a Windows-internal interface between the Windows kernel and NTDLL,
and it might change in future versions of Windows. We are relying
on undocumented behaviour.
* We don't control what data the Windows kernel writes to the
untrusted stack. This data is momentarily visible to other
sandboxed threads before the process is terminated, and it will be
easily visible in embeddings of NaCl that support shared memory and
multiple processes. We don't think the kernel writes any sensitive
data in this stack frame, and seems unlikely that it would do so in
the future, but it's still possible.
Possible alternatives
There are a couple of alternatives to patching NTDLL:
* Using the Windows debugging API: It is possible to catch a fault in
sandboxed code before KiUserExceptionDispatcher is run using the
Windows debugging API. We use this API for implementing untrusted
hardware exception handling.
However, using this API comes at a cost: if a process has a
debugger attached, Windows will temporarily suspend the whole
process each time it creates or exits a thread. This would slow
down thread creation and teardown.
In practice, we wouldn't want to completely replace the NTDLL patch
with use of the Windows debugging API. For defence-in-depth, we
would want to use both.
* Changing the sandbox model: We could change the sandbox model so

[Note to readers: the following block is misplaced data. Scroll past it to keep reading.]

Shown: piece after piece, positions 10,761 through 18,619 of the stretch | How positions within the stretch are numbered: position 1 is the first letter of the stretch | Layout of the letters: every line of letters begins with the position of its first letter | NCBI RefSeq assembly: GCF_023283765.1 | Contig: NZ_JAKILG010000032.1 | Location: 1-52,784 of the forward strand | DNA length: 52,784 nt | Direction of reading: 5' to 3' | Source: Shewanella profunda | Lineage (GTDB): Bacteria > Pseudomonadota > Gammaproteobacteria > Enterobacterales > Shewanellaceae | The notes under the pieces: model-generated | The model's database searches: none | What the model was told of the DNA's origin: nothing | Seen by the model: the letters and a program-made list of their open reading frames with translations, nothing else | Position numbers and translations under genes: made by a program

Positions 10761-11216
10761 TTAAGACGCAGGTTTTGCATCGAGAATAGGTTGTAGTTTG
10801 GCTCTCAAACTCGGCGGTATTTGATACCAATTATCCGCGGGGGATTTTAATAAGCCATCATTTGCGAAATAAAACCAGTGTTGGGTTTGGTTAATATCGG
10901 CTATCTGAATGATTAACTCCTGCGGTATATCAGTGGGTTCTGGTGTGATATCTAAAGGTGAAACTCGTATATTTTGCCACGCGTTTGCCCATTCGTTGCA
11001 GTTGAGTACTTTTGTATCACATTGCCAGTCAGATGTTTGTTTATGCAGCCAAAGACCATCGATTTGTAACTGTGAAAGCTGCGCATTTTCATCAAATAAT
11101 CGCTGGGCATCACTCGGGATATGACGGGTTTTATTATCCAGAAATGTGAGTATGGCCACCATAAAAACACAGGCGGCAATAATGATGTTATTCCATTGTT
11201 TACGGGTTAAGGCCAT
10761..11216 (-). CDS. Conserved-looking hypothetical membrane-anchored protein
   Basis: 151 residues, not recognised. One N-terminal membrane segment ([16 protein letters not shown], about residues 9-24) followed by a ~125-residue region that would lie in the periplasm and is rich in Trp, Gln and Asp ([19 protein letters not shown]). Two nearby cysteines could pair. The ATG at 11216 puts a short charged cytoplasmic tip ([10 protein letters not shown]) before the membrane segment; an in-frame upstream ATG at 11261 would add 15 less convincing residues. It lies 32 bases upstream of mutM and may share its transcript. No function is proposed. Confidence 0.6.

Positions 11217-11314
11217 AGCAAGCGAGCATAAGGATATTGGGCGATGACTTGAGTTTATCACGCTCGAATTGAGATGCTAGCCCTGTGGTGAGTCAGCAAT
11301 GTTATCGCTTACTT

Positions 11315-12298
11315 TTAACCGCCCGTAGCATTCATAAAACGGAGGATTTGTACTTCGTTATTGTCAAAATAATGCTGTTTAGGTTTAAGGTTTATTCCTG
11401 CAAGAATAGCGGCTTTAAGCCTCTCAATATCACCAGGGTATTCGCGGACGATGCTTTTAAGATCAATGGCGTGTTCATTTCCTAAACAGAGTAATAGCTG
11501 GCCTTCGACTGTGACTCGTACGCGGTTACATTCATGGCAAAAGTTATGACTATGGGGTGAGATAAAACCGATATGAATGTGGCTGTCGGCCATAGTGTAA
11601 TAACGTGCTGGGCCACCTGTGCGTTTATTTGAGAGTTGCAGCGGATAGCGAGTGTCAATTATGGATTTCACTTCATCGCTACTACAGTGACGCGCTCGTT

that %rsp does not point into untrusted address space. One option
is to use a different register as the untrusted stack pointer, and
disallow use of CALL, PUSH and POP. Another option would be to
have %rsp point to a thread-private stack (outside of the sandbox's
usual address space). Both options would be quite invasive
changes to the sandbox model.
Windows runs an internal function on the userland stack whenever a
hardware exception occurs. This behaviour does not appear to be
documented anywhere, which suggests that Windows treats this use of
the userland stack as an implementation detail rather than part of the
interface. For most applications, this use of the userland stack does
not matter. Native Client is unusual in that this stack usage creates
a hole in NaCl's sandbox, which we have to work around.
In addition to being undocumented, Windows' use of the userland stack
can be surprising to people from a Unix background, given that Unix
signal handlers behave differently. However, when one considers the
complexity of Windows' exception handling interfaces -- which include
Structured Exception Handlers, Vectored Exception Handlers and
UnhandledExceptionFilters -- it makes more sense that this complex
logic would live in userland.
When it comes to the kernel/userland boundary, what can be an
implementation detail for one person can be an important interface
detail for another. The lesson is that these details are often
critical for the security of a sandbox.
The original sandbox hole:
(filed in April 2011 and fixed in June 2011)
Breakpad crash reporting support for 64-bit Windows:
Untrusted hardware exception handling for 64-bit Windows:
Documentation for AddVectoredExceptionHandler():